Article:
In this review, we’re going to take a look at Ping’s contribution to the rapidly growing hollow headed iron market. Their i500 iron seeks to satisfy the better player through its sleek looks and compact design, whilst delivering the kind of performance benefits you might expect from an iron targeting the game improvement market. Let’s see how they got on.
Table of Contents
- 1 Looks
- 2 Forgiveness
- 3 Power & distance
- 4 Feel
- 5 Control, launch & shot shaping
- 6 Ping i500 shaft options
- 7 Golf Insider verdict
- 8 Alternatives to the Ping i500 irons
- 9 Are the Ping i500 irons good for high handicappers?
- 10 Are the Ping i500s forgiving irons?
- 11 Ping i500 specs
Sophisticated, yet simple. Sleek, yet confidence inducing – the i500 iron from Ping ticks all the boxes when it comes to appearance. And let’s face it, if we like what we’re looking down at, that’s always a good start.
The i500 iron benefits from a thin top line with minimal offset, sure to suit the eye of any discerning golfer. The head size is moderate, and in combination with the muscle back design, gives confidence to those whose ball striking may be a little in and out sometimes.
Exclusive to Ping, the Hydropearl 2.0 finish gives a premium silky matte finish that beautifully compliments the uncomplicated aesthetics of these irons.
Ping class the i500 as players distance irons, and therefore are seeking to bridge the gap between the more traditional offerings that either suited the better ball striker, or gave maximum assistance to those looking for game improvement.
How have they done this? The first distinctions we need to make are that these are hollow-headed irons, with a wood-style face. These benefit the golfer by providing greater distance on off-centre strikes, or essentially a larger sweet spot.
Whilst we wouldn’t recommend these for higher handicap players necessarily, they will suit a wider range of golfers than you might think. We would certainly consider them suitable for those with handicaps of up to 12, and perhaps even as high as 15 if the player in question is reasonably consistent in their ball striking.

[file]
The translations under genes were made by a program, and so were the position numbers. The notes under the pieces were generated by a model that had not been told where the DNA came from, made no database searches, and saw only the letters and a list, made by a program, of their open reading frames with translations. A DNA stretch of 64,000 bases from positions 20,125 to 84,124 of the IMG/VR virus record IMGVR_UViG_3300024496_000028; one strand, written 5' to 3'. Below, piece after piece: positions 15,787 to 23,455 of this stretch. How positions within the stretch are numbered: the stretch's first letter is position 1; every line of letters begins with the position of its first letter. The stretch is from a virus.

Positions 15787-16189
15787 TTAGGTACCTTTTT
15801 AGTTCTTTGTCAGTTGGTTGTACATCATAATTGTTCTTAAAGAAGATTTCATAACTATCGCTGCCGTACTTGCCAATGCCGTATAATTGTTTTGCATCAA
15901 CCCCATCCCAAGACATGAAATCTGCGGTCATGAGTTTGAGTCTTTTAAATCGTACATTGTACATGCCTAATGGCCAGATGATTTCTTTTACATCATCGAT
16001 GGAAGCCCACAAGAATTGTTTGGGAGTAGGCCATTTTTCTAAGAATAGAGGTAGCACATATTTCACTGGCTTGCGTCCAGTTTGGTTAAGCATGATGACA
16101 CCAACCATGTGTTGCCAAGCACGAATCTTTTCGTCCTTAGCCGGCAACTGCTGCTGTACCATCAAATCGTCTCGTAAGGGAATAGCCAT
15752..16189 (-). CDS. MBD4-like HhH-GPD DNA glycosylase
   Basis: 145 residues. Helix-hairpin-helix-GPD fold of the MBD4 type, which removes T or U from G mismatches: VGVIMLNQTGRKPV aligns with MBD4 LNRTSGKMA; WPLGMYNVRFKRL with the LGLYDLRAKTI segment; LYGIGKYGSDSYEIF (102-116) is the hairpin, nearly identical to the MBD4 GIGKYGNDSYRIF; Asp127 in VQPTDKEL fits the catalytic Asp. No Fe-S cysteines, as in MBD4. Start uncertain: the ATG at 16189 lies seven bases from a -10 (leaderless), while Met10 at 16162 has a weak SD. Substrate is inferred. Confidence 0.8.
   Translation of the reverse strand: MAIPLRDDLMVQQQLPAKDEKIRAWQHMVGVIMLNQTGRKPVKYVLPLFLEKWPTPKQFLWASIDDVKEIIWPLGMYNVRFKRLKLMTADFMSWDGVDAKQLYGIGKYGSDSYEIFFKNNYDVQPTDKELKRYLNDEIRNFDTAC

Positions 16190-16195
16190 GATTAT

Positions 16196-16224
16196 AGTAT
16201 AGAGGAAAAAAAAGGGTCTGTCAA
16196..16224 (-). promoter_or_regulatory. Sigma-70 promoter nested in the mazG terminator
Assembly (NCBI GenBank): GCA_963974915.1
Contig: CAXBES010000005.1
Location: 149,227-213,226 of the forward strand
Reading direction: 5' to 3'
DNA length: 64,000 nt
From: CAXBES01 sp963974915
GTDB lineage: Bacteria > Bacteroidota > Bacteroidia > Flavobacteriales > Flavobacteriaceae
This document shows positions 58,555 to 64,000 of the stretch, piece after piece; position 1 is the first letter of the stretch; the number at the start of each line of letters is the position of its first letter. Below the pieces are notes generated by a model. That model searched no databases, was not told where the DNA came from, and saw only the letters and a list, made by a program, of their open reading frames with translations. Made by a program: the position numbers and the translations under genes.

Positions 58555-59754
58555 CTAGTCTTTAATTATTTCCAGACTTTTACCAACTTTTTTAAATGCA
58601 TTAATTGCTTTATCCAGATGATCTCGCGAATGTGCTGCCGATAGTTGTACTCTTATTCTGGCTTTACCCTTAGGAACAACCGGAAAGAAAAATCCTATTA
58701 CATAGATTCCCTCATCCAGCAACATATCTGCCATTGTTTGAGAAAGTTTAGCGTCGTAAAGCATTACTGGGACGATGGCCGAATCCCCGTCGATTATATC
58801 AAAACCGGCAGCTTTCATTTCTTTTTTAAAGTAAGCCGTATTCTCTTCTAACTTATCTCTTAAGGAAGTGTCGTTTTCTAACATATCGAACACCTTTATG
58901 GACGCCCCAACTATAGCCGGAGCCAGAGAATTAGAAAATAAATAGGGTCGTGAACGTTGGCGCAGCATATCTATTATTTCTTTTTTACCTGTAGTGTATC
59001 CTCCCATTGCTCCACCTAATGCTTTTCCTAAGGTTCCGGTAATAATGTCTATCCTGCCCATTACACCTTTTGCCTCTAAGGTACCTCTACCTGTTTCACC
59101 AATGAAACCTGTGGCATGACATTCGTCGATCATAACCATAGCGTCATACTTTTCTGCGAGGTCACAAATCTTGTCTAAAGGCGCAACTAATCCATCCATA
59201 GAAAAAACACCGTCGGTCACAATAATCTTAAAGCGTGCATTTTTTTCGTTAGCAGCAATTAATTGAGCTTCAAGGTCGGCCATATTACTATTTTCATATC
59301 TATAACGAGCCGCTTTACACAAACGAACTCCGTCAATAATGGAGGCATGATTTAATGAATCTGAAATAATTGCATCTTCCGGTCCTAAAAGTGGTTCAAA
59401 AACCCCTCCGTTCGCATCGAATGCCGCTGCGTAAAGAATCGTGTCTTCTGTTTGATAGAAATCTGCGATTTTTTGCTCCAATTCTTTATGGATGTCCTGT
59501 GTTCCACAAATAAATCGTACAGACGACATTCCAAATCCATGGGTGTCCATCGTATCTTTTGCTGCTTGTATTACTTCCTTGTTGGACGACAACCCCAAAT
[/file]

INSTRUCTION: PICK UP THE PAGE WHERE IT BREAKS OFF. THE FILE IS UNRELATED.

Power & distance
There are a number of technologies companies have sought to help golfers gain distance with their iron play, many of which are present in the i500 irons. First of all, as touched on above, the hollow head and steel face provide greater face flexion on impact, and in turn create greater ball speed.
The Ping i500 irons come in relatively strong lofts as standard (7 iron 30.5 deg), whilst the muscle back geometry allows the face flexing to increase dynamic loft, launching the ball higher with less spin – the holy grail of distance.
There is a caveat though, reduce the spin too much and you’ll have difficulty holding the greens, especially in the summer months when conditions firm up. With this in mind, consider getting custom fitted, and allowing an expert to help you find a shaft that provides the ideal launch and spin rate.
The i500 comes with a forged face, made from maraging steel, a material used more commonly in fairway wood construction. Make no mistake about it, these feel powerful off the face, and don’t sting your fingers when you miss the sweet spot on a cold day!
That’s not to say that they don’t feel soft when sweetly struck, but if feel is your priority, look towards the many offerings from Mizuno, whose craftsmanship in fully forged heads produce the most remarkable feedback. The closest comparison to the i500 would be the MP20-HMB.
Control, launch & shot shaping
There are a number of benefits to the consumer built into the design of the i500’s when it comes to control. Firstly, the minimal offset will suit a player whose bad shot tends to result in pull or hook shape ball flights, or those who prefer to work with a slight fade.